key duplication in Rishikesh?
rphair
India > States in India > India Travel > Uttarakhand
#1
| Member

key duplication in Rishikesh?

I have to copy an ordinary, flat door lock key (not a mortise, no 3D dimples or special features), like in the machines ubiquitous in the West at hardware stores & DIY shops. I walked the length of the main market in Rishikesh trying to explain what key copying was & got sent around in circles. Definitely no sign or sound of those key grinding lathes.

Anyone else successful at making a key copy, with a recommendation of a particular shop, or even a type of shop to look for? It's not a silly or lazy question: today I asked a property agent here (fluent in English) how he would copy a key for one of his apartments and he genuinely had no idea.

11 Replies

#2
| Loud Noisy Bird
You are a long, long way away from my city, but the story of how I first got a key cut in India might apply.

People had directed and pointed me to the key cutter. I walked up and down the street a couple of times. I asked again. Somebody pointed down to the man himself. Down to the man himself. I had been looking at shops, over his head: he was working on the pavement.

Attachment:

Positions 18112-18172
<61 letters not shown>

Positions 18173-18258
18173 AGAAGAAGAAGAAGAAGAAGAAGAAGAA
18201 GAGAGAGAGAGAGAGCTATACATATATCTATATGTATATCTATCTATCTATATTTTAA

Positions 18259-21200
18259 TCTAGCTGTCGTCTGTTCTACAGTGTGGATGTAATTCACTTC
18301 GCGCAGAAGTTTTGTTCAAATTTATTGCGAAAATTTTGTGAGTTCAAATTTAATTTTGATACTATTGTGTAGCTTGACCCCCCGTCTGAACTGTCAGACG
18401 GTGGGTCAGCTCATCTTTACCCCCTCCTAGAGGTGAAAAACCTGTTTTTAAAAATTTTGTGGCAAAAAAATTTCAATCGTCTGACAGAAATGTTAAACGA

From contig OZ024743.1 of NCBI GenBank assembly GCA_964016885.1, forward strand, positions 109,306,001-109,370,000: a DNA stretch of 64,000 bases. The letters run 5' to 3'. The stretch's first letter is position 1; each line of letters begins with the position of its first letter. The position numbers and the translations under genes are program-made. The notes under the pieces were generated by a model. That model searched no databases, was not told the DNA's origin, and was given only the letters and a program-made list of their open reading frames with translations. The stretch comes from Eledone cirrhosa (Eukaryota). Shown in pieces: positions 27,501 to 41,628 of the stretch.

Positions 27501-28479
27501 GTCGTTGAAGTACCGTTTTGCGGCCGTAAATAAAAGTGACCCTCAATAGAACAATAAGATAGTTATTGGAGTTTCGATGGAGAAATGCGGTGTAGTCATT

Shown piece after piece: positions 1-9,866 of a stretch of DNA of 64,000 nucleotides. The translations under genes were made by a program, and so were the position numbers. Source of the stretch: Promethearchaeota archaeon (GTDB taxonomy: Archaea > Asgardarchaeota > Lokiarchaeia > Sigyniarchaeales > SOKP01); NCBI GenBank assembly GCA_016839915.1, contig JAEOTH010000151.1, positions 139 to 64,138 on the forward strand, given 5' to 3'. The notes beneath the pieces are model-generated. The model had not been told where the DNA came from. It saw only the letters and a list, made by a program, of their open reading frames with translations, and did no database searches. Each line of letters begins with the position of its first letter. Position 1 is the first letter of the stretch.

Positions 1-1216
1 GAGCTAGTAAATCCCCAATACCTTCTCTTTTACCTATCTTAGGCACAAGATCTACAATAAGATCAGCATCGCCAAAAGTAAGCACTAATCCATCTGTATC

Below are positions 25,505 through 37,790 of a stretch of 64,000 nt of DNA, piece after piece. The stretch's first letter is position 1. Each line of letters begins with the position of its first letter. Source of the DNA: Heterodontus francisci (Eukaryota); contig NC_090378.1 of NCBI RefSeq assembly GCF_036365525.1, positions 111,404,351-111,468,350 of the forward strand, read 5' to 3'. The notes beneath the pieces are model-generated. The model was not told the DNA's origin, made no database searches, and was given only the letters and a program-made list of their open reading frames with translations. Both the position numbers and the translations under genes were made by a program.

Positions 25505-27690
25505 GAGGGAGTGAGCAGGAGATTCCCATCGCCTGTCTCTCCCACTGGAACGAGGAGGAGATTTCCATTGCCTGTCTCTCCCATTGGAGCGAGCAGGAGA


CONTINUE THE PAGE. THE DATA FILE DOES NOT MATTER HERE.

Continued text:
Otherwise, look for a lock shop! Might be called a hardware store. Don't know exactly what it would be in the local language there... even in English! But there must be shops that sell builders' stuff.
~
Life gets aadhar every day.
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#3
| Omnipresent
See if the below helps. Seems to be a specialist of vehicle keys.





Images from Justdial.
#4
| Humble servant of the self

Originally posted by: Nick-H View Post

I had been looking at shops, over his head: he was working on the pavement.


rphair, that is exactly where you look, no matter in which part of India you are. There are no grinding lathes, it is just a man with small tools and plenty of keys spread in front of him.
If you find my posts confrontationist, please bear, I am an old frustrated guy who has nothing better to do than sit on rocking chair and curse the world whole day
#5
| Maha Guru Member
ask for the "duplicate chaabi waala", ch as in choke
#6
| Member

something reliable: but is it economical?

Lots more information surrounding this issue & thought I would check in with the community. Experience #1: I was about to give up on finding the fabled "duplicate chaabi waala" when this guy walked down the street with a bike loaded with parts & tools for locks and blades: